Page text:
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Scientists Demonstrate Use of Turquoise Killifish as New Model Organism for Aging Research

african killifish

NEW YORK (GenomeWeb) – A short-lived fish from the ephemeral ponds of southeastern Africa is set join the worm, fly, and mouse as an important model organism in research on the genetics of aging. At least, that's the hope of the authors behind a paper published today in Cell, a proof-of-concept that the African turquoise killifish (Nothobranchius furzeri) could become an experimental platform.

"It's a really exciting animal. They only stay around for four months at a time, [and] they've evolved a short lifespan to adapt to ephemeral conditions," Stanford biologist Anne Brunet, a co-author on the paper, told GenomeWeb. "Despite this short lifespan, it has signs of aging. It recapitulates, in a miniature way, several of the characteristics of human aging."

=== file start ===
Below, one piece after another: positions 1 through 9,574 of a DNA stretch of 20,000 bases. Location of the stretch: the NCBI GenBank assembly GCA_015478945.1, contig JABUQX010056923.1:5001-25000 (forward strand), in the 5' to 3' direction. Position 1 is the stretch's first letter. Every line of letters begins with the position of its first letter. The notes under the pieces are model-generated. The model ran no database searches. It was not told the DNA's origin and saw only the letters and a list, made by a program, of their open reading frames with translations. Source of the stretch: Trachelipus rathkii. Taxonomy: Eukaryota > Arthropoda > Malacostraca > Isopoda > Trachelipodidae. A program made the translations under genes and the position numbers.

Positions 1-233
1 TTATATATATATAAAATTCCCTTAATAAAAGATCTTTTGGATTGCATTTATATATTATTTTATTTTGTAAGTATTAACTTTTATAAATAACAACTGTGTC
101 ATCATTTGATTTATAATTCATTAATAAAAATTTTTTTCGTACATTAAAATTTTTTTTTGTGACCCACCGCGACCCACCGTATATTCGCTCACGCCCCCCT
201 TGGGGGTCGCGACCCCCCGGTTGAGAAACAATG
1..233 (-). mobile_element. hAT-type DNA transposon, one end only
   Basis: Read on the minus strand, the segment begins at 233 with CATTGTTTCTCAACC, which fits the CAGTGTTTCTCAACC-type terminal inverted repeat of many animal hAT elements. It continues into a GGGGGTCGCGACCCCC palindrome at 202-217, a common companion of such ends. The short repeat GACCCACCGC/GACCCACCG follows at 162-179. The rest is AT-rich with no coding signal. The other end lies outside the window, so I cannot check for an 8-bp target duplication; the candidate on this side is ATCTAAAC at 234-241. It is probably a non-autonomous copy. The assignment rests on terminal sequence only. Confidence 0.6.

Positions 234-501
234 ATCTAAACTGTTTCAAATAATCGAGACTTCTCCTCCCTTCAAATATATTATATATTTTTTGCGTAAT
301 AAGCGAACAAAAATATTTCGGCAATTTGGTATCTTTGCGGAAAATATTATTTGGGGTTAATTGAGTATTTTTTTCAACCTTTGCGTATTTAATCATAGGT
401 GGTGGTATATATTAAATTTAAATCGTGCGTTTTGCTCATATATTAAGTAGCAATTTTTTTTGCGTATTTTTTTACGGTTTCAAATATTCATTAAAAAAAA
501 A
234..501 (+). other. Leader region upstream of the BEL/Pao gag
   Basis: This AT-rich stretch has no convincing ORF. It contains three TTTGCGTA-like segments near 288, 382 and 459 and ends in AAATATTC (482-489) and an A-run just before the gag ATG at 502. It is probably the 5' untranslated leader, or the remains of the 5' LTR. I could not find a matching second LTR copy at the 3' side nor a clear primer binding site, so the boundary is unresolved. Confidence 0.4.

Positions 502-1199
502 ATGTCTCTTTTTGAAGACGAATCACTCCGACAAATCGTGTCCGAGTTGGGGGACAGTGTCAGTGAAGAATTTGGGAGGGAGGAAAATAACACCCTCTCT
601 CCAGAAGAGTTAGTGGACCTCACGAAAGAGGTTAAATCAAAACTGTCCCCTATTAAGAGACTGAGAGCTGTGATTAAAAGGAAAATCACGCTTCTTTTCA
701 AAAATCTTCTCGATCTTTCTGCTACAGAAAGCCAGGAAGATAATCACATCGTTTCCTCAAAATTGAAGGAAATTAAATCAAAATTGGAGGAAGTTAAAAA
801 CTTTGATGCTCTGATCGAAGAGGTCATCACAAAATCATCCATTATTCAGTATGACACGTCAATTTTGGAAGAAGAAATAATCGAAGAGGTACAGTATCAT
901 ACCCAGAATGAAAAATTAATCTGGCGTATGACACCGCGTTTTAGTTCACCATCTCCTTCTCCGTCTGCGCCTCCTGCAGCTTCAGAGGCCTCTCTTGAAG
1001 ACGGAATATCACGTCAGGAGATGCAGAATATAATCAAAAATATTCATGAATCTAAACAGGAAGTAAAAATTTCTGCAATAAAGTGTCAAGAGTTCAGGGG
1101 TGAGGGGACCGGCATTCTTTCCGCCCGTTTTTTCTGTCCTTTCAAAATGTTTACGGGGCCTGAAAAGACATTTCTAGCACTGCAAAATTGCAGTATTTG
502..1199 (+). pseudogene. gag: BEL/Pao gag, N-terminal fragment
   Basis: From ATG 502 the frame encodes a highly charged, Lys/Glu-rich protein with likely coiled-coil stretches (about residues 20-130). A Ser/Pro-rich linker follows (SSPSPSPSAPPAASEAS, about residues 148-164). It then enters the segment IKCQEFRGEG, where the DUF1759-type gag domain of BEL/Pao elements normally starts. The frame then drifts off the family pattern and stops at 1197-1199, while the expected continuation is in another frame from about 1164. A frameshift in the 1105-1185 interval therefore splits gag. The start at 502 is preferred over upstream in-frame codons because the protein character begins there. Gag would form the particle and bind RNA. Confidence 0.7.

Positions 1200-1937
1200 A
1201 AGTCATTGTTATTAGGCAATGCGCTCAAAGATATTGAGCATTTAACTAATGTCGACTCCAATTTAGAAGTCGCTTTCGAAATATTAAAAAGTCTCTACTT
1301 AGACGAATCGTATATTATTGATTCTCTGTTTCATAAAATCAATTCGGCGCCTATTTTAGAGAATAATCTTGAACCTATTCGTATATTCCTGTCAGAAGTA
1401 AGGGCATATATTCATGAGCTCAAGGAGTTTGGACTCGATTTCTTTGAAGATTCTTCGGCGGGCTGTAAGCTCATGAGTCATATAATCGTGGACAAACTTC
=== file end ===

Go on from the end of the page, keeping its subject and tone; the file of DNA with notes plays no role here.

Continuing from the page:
The scientists present the killifish as a new vertebrate model organism for studying aging and age-associated diseases that, due to its short life span and large brood size, will allow for more rapid and higher-throughput experiments than existing platforms. The fish exhibits nine of the hallmark signs of human aging: genomic instability, telomere attrition, epigenetic alterations, loss of proteostatis, deregulated nutrient sensing, mitochondrial dysfunction, cellular senescence, stem cell exhaustion, and altered intercellular communication. Unlike some fish, like clown fish, sex is determined by the X and Y chromosomes, just as it is in humans. Not even mice, which have extremely long telomeres, would allow for so many different kinds of experiments, Brunet said.